Back in April of 2015, Amazon announced Elastic File System (EFS), their file-based cloud offering, as a complement to Amazon’s other cloud offerings, such as their object-based S3 and block based EBS. However, at the time, we were not able to use it – preview was not going to be available until the summer.
Well, now EFS preview is available! (sort of)
Given my curious nature and the fact that EFS ties in directly with my position as the NFS Technical Marketing Engineer at NetApp, I wanted to give it a whirl and see what it was all about. Thankfully, if you want to try it out, Amazon is offering a full year free trial for it. Free tier gives you:
- 750 hours per month of EC2 instances
- 5GB of Amazon S3
- 25GB of DynamoDB
- 1 million requests in Lambda
For more, see this: http://aws.amazon.com/free/
In addition, you get VPC, as it’s free aside from normal EC2 usage charges.
NOTE: I’ve signed up for EFS Preview, but still waiting on my access. In the meantime, I figured I’d get the essentials worked out.
Signing up for AWS Free was easy and standard – contact info, credit card, choose your plan, etc. Once you do that, you’re assigned an Amazon account number to use when requesting your EFS preview. Before I got started, I watched the AWS Summit presentation on EFS, just to get a feel for what exactly EFS was.
If you don’t want to watch the whole video, then here’s a brief overview of what EFS is, how it works, etc.
Amazon EFS use cases are listed as, but not exclusive to:
- Content repositories
- Dev environments
- Big Data
Now, I’m guessing that running databases in the cloud is not recommended yet. But that’s not to say it’s not possible…
There are some terms that are good to understand before starting. If you haven’t noticed, there are a TON of acronyms used in AWS. This attempts to ferret out the ones we care about with regards to EFS.
Resource groups: Basically, a group of resources you work with inside of AWS.
Regions and Availability Zones: A cloud is intended to be ethereal, meaning, it has to be available anywhere in the world. But there are always physical constraints, so AWS has a series of regions to ensure your physical devices are as close by as possible to maintain a latency you can live with. Inside of each region is an availability zone, which is in place for redundancy.
Virtual Private Cloud (VPC): Essentially, a cloud within a cloud. VPC is your own secure, segmented network inside of the larger AWS infrastructure. This is where you will be operating most of the time.
Elastic Cloud Computing (EC2): EC2 is your compute portion of the cloud. Virtual machines running whatever flavor of OS you want to run. For EFS, you could run pretty much any OS (even Windows) but likely will be running some Linux flavor.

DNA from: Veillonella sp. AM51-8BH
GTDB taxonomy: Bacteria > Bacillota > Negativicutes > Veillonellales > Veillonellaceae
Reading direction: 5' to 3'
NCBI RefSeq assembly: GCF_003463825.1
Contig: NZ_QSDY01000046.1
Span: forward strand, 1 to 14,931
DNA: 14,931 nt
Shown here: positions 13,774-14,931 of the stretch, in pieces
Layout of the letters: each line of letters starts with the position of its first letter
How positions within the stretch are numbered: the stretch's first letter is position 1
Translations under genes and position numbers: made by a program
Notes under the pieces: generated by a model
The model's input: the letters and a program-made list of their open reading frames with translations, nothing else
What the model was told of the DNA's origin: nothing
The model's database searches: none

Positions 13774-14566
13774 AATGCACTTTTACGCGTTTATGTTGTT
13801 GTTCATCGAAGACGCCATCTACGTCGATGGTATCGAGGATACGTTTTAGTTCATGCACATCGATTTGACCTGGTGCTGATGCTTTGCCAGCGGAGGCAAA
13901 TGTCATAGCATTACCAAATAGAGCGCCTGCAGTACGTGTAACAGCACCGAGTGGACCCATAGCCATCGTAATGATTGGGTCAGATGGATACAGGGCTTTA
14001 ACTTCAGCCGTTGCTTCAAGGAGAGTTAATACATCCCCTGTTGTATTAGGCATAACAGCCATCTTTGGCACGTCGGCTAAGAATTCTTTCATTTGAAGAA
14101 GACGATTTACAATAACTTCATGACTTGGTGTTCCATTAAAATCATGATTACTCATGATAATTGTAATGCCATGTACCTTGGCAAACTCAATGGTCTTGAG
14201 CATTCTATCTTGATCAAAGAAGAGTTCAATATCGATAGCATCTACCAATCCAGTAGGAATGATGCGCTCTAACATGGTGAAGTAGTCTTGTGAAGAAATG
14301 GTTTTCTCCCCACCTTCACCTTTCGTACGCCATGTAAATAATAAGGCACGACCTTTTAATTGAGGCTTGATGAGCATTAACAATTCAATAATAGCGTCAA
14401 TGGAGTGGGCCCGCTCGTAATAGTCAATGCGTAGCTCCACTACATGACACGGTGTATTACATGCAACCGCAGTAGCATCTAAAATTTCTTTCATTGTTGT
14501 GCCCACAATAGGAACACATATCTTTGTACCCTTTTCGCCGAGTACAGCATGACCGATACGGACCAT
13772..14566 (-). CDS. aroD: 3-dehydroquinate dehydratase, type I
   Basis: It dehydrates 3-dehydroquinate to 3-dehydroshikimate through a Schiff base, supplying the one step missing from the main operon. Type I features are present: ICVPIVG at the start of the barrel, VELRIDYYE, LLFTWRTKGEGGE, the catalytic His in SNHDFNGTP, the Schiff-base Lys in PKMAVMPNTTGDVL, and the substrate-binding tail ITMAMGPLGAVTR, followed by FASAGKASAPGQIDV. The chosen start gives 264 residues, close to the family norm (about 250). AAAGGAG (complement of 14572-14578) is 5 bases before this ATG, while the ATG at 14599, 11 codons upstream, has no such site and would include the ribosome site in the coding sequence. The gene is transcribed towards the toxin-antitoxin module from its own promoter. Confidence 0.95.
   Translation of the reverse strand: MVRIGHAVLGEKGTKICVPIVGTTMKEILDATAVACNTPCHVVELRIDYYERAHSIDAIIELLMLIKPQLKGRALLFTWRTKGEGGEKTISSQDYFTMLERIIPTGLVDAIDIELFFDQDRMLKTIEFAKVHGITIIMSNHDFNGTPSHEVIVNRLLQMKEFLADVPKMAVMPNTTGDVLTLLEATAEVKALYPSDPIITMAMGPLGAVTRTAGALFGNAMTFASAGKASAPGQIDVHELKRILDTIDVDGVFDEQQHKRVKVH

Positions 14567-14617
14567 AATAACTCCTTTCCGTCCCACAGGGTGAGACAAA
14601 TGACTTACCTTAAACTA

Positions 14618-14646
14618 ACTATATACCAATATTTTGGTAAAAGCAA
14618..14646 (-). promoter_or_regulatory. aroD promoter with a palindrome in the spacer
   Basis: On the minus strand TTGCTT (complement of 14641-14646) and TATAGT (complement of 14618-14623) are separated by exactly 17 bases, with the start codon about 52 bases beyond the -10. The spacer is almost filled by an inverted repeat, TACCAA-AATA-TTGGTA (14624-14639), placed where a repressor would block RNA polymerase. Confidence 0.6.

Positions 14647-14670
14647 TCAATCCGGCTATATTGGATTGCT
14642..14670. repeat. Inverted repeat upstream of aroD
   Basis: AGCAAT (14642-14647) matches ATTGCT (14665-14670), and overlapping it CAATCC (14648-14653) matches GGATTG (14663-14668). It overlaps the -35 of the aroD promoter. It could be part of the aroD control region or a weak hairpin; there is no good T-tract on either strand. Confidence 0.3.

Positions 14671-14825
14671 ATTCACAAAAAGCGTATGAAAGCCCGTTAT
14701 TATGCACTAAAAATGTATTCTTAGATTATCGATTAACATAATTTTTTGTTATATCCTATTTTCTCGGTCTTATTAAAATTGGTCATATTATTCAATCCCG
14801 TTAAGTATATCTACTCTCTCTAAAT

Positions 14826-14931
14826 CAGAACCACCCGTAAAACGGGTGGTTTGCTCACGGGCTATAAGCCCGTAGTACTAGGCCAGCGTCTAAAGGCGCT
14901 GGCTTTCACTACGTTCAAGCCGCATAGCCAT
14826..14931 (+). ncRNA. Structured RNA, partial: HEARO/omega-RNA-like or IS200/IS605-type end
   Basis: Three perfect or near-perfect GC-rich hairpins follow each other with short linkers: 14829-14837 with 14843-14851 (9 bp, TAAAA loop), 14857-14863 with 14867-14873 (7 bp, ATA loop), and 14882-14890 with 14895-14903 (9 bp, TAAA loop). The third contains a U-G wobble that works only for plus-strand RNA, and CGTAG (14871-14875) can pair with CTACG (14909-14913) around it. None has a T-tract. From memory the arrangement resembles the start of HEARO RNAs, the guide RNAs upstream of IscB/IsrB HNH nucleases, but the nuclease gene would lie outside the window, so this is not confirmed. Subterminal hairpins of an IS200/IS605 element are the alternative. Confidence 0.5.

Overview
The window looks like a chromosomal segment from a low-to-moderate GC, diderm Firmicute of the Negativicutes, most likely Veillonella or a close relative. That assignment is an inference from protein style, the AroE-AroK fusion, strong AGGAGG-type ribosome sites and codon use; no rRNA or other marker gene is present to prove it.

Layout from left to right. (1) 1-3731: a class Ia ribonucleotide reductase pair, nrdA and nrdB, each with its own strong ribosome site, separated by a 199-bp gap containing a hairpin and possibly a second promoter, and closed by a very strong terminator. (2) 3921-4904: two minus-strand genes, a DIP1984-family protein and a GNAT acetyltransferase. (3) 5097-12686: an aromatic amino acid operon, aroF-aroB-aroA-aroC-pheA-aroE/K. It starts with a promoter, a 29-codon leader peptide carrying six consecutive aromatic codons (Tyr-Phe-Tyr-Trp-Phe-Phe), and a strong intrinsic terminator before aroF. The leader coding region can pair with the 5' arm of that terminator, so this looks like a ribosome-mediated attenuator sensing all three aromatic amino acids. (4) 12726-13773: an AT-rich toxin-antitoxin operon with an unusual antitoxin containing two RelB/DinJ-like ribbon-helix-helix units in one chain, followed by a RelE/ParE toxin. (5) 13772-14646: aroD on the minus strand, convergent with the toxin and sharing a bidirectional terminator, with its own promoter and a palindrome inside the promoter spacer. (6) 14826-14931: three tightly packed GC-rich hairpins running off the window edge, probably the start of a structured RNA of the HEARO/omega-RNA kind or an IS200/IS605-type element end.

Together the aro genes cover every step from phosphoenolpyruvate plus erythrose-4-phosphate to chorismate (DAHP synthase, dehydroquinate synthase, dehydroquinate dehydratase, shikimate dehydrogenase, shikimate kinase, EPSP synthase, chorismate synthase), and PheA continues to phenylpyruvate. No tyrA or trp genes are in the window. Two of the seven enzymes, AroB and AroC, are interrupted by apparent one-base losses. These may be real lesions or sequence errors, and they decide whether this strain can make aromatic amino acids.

This offering includes NetApp Private Storage (NPS) for use with existing on-prem NetApp storage to create hybrid cloud, disk-to-cloud backups, etc.
NetApp Data Fabric: The Data Fabric is NetApp’s solution to managing data across multiple cloud architectures, regardless of what that data lives on. It’s the only solution available that offers a combination of performance, multiple protocol support, disaster recovery and cloud integration.
How AWS Works
When you set up an AWS instance to use with EFS, you first need a client via EC2. No client? No NFS mount = no way to use EFS.
You get your EC2 instance from your AWS Management Console. You need to have an account prior to signing in.
Once you’re in, you get a nice dashboard of stuff you can configure, provision, etc. On the top left, you get EC2.
However, it’s best to first set up a resource group.
Then, create an EC2 instance. It’s relatively simple – just pick your desired OS.
I chose SLES, because I didn’t want to screw around with RHEL’s yum repos. :)
Then, you pick the type. There’s only one eligible for “free tier.”
From there, you can either “review and launch” or manually configure things like storage (you get 30GB), etc.
Review the configuration, correct any warnings you desire and click launch.
If you have not already created a key pair, you will be asked to do so.
Download the key pair and click Launch Instances and you’re done! Now I can check the instance:
The public DNS and IP address are also listed in that (hidden for obvious reasons here). They are not ping-able, but you can access via SSH.
Connecting to your Linux instance
Connecting to your Linux client from a host is not as simple as SSHing in and using a user name and password. It won’t work, and frankly, isn’t super secure. Remember that key pair you had to download? AWS provides a doc on how to get this working with PuTTY on Windows. (Just be sure to use an official version)
Once you get that going, login.
Using username "ec2-user". Authenticating with public key "imported-openssh-key" SUSE Linux Enterprise Server 12 x86_64 (64-bit) As "root" use the: - zypper command for package management - yast command for configuration management Management and Config: https://www.suse.com/suse-in-the-cloud-basics Documentation: http://www.suse.com/documentation/sles12/ Have a lot of fun... ec2-user@ip-172-31-36-67:~> uname -a Linux ip-172-31-36-67 3.12.28-4-default #1 SMP Thu Sep 25 17:02:34 UTC 2014 (9879bd4) x86_64 x86_64 x86_64 GNU/Linux
Wheeeee! Now we have a valid Linux NFS Client to use with EFS. If I was really feeling adventurous (and I’m not) I could set up a KDC for Kerberos, as well as a server for LDAP. For now, I’ll stick with basic NFSv4,
Once I am able to get a preview of EFS going, I’ll move to the next step – setting up an EFS mount via NFSv4! Feel free to click for some more of my NFSv4 related posts.